Peter Scannell, the whistleblower who helped take down Putnam Investments, for alleged mutual fund trading abuses, on Monday filed a lawsuit against the Massachusetts Attorney General and the state itself seeking a bounty for his role in uncovering the scandal.
Scannell, 48, is suing to collect a reward under the state's False Claims Act, aimed at providing protection and financial awards to those who expose fraudulent actions that have an adverse effect on the cities and towns within the Commonwealth or any political subdivisions of the Commonwealth. The move comes after Scannell was denied a $15 million reward, which he believed he was entitled to as an informant.
David Kerrigan, Attorney General Thomas F. Reilly's government bureau chief, praised Scannell's assistance in uncovering wrongdoing at the Boston mutual fund giant, but ruled that he does not meet criteria of a whistleblower under the statute. Therefore, he was deemed ineligible for the 30% compensation of Putnam's fines to the state of Massachusetts.
Putnam paid $193.5 million in state and federal to charges for alleged market-timing and self-dealing transgressions.
Scannell's lawyer, Robert C. Autieri, argues that the Massachusetts Pension Reserves Investment Management Board (PRIM), a "political subdivision" covered under the Act, had $1.7 billion of state retirement money invested with Putnam at the time the market-timing practices were exposed.
In addition, numerous cities and towns had millions of dollars invested with Putnam. In both instances, the parties suffered significant losses as the result of the preferential treatment Putnam provided to hedge funds and other large investors.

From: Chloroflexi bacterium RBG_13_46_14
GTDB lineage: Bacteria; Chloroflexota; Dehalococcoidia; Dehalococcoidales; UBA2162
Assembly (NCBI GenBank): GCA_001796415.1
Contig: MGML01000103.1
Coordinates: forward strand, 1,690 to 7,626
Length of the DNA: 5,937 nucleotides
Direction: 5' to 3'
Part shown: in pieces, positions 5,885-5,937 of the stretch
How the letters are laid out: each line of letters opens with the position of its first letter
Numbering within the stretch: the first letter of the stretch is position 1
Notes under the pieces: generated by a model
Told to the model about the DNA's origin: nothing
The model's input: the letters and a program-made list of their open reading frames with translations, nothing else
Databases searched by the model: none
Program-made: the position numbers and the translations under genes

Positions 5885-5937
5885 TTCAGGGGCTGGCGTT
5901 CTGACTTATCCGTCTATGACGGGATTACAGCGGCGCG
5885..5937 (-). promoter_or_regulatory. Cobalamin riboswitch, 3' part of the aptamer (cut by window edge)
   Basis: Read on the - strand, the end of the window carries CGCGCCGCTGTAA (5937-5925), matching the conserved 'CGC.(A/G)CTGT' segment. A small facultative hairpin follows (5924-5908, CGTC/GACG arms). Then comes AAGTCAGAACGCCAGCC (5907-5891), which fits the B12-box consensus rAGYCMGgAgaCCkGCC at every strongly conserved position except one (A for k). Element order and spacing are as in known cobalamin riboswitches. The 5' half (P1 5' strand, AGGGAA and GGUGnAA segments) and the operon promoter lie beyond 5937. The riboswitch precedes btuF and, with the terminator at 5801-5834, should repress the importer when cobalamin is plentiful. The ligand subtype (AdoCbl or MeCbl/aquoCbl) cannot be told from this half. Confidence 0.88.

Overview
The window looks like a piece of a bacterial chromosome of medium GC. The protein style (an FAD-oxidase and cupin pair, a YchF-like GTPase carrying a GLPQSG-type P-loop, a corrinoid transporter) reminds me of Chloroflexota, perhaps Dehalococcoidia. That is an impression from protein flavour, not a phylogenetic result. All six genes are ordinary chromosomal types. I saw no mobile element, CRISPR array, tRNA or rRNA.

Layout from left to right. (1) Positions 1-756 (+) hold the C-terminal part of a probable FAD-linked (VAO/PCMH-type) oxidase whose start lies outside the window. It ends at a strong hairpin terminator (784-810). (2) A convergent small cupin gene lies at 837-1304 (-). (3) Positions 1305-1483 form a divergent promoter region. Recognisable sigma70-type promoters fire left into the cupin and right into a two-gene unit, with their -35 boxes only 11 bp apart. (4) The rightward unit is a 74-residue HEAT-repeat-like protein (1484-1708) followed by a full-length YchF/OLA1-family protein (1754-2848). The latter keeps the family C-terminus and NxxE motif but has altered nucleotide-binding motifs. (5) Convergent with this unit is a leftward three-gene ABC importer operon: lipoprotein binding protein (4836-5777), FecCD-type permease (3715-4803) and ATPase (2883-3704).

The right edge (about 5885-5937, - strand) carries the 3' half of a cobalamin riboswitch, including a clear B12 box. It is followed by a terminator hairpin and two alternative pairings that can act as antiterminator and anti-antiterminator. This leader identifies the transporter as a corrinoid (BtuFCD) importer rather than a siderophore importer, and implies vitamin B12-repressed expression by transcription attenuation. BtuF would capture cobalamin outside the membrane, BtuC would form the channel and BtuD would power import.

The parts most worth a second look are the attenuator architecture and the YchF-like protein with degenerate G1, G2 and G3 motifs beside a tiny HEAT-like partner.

"The Attorney General's decision to deny Mr. Scannell's claim and demand leaves him with no other alternative to enforce his rights but to file a complaint in Superior Court," Autieri said, in a prepared statement. The denial of Scannell's claim "appears to be based on a narrow and technical interpretation of this relatively new statute," he added.
Scannell first reported evidence of market timing to the Securities and Exchange Commission, which failed to act, and then to Secretary of State William Galvin and his securities division chief Matthew Nestor, who proceeded with the allegations. In addition to Putnam's fines paid in the settlements, Scannell's tip resulted in the ouster of the company's CEO Lawrence "Larry" Lasser.
Autieri noted that Scannell paid dearly for being an informant in the Putnam case, having been assaulted with a brick by an assailant urging him to keep his mouth shut. The attack has rendered him "physically and emotionally disabled," Autieri said, causing him to suffer from post-traumatic stress. Further, he claims that he has been blackballed in the industry and put under financial duress.